Hana’s cardiac catheterization went smoothly. Her heart pressures were good and her echo looked unchanged. Hana was really groggy from the anesthesia. When we got home she vomited all over herself. I was personally very exhausted, in large part because Corrina was up most of the night before. But today we got Hana’s biopsy results. They take a small sample of heart tissue and analyze it under a microscope for any rejection. We were hoping to get a zero or 1a result. But instead it was a 2 – moderate rejection.
This was certainly a big blow. It seems likely that Hana’s very recent stomach pain was a symptom of that rejection. Her diarrhea is probably still caused by one of her immune suppressing drugs. My heart hit the floor when I heard. So, now what? The team at Stanford decided to make some big changes to her medications. First, she is going on a small amount of steroid to knock back the rejection. Then they will see her in clinic in two weeks and will do another biopsy in four weeks. Second, they decided that now is the time to switch her off the cellcept and start a new drug, everolimus. This new drug has less nasty side affects and allows for Hana to be on a much lower dose of her tacrolimus (Prograf) which has many benefits of less nasty side affects of that drug. They are doing a big clinical study of this drug regimen right now across the country in pediatric heart transplant patients. It is currently not FDA approved for kids. It is already the standard drug protocol at several pediatric heart transplant centers. So, we shall see.
So its been a down kind of day. It feels very scary and threatening to face this rejection. But I can’t let myself go down that dark hole. It’s both not helpful at all and it really drains my energy. So, we still have drugs that have worked in the past and drugs that will hopefully work even better for the future. We have great medical staff looking after Hana’s well being. We have access to great health care. We have options. We have hope.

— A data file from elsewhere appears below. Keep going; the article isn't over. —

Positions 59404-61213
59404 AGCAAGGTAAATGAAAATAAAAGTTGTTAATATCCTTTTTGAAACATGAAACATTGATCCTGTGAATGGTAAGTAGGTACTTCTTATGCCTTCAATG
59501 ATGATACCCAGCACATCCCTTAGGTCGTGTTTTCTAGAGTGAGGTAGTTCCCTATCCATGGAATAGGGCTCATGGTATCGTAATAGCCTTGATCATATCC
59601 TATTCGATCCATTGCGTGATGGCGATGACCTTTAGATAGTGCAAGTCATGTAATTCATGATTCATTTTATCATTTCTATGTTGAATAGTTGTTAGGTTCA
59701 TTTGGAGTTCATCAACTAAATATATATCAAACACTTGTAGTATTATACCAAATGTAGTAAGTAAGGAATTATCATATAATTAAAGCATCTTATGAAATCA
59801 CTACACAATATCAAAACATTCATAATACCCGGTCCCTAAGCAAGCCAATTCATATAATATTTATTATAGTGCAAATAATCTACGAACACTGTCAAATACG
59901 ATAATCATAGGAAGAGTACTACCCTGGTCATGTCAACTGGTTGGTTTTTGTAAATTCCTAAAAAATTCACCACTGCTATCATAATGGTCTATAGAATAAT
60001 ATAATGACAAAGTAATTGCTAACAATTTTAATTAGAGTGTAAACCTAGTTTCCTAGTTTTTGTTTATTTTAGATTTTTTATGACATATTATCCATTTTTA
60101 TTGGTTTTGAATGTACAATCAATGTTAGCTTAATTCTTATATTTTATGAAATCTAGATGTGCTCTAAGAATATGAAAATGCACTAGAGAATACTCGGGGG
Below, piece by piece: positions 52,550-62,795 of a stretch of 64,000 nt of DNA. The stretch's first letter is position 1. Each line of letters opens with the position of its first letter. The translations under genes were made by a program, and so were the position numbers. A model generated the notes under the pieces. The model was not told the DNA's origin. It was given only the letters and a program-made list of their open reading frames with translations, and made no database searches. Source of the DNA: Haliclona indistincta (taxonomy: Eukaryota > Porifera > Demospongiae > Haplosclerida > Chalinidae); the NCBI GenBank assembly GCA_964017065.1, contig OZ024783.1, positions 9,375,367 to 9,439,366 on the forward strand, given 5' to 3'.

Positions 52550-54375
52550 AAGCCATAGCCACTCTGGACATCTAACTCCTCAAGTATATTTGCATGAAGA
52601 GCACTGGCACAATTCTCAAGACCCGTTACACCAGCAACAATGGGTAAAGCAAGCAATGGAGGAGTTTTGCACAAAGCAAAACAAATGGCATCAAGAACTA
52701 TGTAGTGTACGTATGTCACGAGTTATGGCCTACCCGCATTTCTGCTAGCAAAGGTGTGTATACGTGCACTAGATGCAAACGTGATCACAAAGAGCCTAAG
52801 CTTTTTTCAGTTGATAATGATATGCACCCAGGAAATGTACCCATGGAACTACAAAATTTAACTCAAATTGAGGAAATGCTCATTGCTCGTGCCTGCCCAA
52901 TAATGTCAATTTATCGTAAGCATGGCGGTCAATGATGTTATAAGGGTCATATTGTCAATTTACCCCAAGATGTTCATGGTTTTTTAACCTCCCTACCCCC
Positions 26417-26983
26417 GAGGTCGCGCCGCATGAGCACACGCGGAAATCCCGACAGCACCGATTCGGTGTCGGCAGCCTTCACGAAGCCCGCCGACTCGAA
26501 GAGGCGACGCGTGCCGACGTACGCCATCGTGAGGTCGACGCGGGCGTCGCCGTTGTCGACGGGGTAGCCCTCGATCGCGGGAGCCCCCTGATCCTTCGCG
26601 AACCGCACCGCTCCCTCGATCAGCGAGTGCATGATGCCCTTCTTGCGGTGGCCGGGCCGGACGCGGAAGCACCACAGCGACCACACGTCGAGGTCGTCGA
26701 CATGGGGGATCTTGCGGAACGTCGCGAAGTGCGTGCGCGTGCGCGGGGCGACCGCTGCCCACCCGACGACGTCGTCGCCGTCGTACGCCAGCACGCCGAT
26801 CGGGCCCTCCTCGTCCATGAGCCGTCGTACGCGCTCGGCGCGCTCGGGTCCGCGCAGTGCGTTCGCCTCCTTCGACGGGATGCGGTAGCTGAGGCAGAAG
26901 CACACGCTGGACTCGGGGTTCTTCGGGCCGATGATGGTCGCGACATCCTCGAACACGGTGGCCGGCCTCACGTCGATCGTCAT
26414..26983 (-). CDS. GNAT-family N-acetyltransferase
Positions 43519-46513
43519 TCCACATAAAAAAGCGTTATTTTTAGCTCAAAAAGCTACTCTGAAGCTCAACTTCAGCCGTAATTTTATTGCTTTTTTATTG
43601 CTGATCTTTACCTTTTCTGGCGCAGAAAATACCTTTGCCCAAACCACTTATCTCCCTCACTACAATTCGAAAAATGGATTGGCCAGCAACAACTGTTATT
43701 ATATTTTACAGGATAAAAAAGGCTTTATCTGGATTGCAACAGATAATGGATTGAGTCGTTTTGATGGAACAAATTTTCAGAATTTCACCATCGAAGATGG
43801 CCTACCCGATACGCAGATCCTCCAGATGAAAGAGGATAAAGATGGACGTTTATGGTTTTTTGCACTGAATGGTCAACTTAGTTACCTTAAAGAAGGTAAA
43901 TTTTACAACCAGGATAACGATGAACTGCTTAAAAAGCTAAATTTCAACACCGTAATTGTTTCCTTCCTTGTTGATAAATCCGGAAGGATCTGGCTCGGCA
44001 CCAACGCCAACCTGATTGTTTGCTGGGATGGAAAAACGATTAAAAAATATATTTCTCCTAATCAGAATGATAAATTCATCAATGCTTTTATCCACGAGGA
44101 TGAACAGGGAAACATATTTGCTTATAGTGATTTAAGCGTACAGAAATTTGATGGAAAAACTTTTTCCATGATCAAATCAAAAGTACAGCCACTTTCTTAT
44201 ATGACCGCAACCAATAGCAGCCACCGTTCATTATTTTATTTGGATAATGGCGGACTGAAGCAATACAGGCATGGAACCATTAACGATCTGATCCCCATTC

On another note, today was really, really hard because a very close family member, whom I don’t want to name, was admitted to the hospital and is very sick. So, that has been rough too. It’s definitely a more acutely severe situation so it feels very urgent. All of this has really wiped me out! Paul and I decided to just pretend that tomorrow is the real “Valentine’s Day”.
With this recent news, I will be posting more often. Thank you all for your continued support.
Today, February 11th, marks the 4-year anniversary that we found out about Hana’s heart. I think about that day, 4 years ago when our lives changed forever. Hana had a mild cough that had persisted over two months, and was progressively sounding worse, but not too bad. About a week before this, I was holding her and she suddenly vomited all over. Then it happened again a few days later and again a few days after that and then she was vomiting once a day or in the middle of the night. Then, sometimes, she started getting fussy while nursing and would stop after a couple of minutes and I remember her forehead felt sweaty. A couple days before she took a three hour nap which was so unusual for my difficult napper of a baby. But it was the vomiting that worried us most. The vomiting just seemed like it took a lot out of her. The night before, she vomited right when Paul got home from work and she looked terrible. She was very, very quiet and pale and I think she actually looked scared. Something didn’t feel right. But a mind has a way of explaining things away and logic has a way of quieting fears even when they should be heard.
Over the next few days, we would recall these things again and again for doctor after doctor. They would nod their heads knowingly, they had heard this story countless times. It’s a little uncanny how similar the stories are, when you’ve heard enough of them. Of course, parents think it’s something else. Even most pediatricians would think it’s something else, because it almost always is. But not this time and luckily, we got a pediatrician who wasn’t convinced it was something else. I remember hearing the nervousness in her voice when she told me to take Hana downstairs for a chest x-ray. I remember the x-ray tech looking at me after he took the image. He was solemn but said nothing. He knew that image didn’t look right. I remember the urgency in the doctor’s voice a little later when she called me back because the x-ray showed an enlarged heart. I remember crying on the phone when I called Paul to tell him. I knew an enlarged heart was bad, I just didn’t know any more than that. I remember back at the medical center, about twenty minutes later, the echo tech and the cardiologist staring intently at the image of Hana’s heart on that screen. The cardiologist asked me to wait in a room, not an exam room, just a nearby room until she came back. People had been rushing around and talking in low voices. I don’t even remember exactly what the pediatric cardiologist said – something like “she’s in heart failure”, “we don’t know yet how bad”, “yes your husband should come right away”, “yes you will definitely need to cancel your trip to Hawaii in two days”, “she will probably be in the hospital at least two weeks”, “she will be transferred out to UCSF”, “there is still a lot we don’t know… ”